Menja thinks forest conservation is important for three reasons: to keep the rains coming, to keep the water potable, and to provide "clean winds." When I pressed her for preferences, Menja's tastes were characteristically practical. Favorite animal: giant bamboo lemur, because it's easy to follow. Favorite research: fanadihadihana, interviews, because she gets to sit in a house and ask questions, "no hiking!"

Menja poses with a massive nest of a hamerkop. This uniquely Madagascan bird has the soaring pattern of a raptor, the dietary habits of a heron, and the silhouette of a hammer.

Even so, Menja's hiking puts mine to shame. For every trap I bait, Menja baits two. After hours of sweaty bushwhacking, banana juice coating her fingers and spiderwebs lacing her braids, Menja still has energy to seek cell service on the nearest hilltop. Her motivation: hearing the voice of her twelve-year-old son, Tsiafoy, who spends most of his time two hours away in the city of Fianaratsoa so he can go to school. Menja had to drop out after fifth grade because, she puts it simply, "no money." She's determined to send her son to school "until the end," as far as she can. She hopes he will become a doctor, she tells me, but for now he prefers playing with his friends to studying. He's halfway through seventh grade.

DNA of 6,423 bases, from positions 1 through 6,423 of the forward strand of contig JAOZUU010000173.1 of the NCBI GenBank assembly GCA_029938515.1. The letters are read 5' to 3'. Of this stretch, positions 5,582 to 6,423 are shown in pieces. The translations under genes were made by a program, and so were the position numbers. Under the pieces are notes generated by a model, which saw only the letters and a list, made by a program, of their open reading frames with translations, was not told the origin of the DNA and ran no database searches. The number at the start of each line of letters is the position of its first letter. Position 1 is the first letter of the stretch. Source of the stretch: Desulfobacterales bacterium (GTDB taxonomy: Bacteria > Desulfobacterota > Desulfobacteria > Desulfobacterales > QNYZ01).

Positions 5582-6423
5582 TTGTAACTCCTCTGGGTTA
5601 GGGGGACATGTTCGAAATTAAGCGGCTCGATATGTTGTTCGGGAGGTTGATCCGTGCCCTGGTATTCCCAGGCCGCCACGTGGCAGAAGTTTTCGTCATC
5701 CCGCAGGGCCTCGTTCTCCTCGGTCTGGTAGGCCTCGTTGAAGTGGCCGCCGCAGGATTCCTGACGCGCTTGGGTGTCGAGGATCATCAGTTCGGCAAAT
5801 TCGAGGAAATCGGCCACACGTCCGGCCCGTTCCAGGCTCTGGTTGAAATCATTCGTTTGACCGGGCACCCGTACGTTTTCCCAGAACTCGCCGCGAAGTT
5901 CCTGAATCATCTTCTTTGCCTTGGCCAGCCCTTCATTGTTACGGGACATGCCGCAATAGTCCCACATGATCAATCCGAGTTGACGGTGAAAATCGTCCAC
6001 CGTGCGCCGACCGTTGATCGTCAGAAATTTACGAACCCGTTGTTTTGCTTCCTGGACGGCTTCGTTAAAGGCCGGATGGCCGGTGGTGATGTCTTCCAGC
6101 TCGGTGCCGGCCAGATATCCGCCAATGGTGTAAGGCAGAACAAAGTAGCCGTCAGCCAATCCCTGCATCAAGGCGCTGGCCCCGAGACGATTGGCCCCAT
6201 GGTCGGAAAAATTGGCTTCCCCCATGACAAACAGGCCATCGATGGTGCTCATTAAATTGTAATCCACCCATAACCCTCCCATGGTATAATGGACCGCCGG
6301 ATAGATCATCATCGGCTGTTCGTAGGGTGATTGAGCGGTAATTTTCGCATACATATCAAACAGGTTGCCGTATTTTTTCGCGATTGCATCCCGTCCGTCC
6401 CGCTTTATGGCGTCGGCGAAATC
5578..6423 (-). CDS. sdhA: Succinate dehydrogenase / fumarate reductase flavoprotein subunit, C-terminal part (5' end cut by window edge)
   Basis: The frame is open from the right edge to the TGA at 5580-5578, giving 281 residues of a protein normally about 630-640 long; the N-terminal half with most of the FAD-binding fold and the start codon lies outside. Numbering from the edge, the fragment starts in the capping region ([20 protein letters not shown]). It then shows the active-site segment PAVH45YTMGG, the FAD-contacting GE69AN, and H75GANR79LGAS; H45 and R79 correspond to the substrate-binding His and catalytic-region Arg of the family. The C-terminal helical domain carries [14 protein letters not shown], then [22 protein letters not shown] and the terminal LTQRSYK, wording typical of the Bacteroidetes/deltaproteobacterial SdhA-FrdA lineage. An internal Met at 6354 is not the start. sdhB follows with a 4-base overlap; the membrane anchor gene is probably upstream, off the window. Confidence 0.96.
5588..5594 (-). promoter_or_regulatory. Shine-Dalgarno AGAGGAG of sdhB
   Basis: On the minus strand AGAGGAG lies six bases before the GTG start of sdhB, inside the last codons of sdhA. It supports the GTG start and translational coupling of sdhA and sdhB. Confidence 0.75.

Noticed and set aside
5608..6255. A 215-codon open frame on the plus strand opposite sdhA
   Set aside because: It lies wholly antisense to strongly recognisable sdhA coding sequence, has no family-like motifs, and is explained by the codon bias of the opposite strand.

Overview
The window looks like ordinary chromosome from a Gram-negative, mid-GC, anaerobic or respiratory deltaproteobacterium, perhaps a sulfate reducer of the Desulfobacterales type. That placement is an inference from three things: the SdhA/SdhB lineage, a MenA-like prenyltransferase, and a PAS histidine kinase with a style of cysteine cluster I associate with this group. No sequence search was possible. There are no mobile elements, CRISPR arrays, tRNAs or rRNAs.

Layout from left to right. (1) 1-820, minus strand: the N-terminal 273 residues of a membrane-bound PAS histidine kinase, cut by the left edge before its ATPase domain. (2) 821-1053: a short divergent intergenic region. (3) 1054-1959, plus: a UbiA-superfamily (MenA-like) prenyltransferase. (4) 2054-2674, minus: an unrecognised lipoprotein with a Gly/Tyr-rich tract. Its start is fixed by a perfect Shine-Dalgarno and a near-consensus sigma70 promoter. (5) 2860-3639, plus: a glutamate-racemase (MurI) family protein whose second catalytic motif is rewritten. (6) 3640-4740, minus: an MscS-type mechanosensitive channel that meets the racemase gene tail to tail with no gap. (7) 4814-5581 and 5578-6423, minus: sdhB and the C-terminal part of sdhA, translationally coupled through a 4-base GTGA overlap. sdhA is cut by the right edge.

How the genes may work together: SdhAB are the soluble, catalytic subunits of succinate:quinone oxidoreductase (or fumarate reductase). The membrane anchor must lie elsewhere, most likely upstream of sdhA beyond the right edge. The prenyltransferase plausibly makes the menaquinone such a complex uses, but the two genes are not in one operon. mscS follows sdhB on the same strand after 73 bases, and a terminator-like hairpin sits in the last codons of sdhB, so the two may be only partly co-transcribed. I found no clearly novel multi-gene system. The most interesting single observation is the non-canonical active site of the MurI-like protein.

Menja stands at the heart of our camp kitchen in Antavindalona.

"If you had a magic wand," I ask Menja, "what would you---"

"Ina?" she interrupts. "A what?"

After a short digression to explain magic and wands, I continue. "If you had a magic wand, and you could create one new national park in Madagascar, where would you put it?"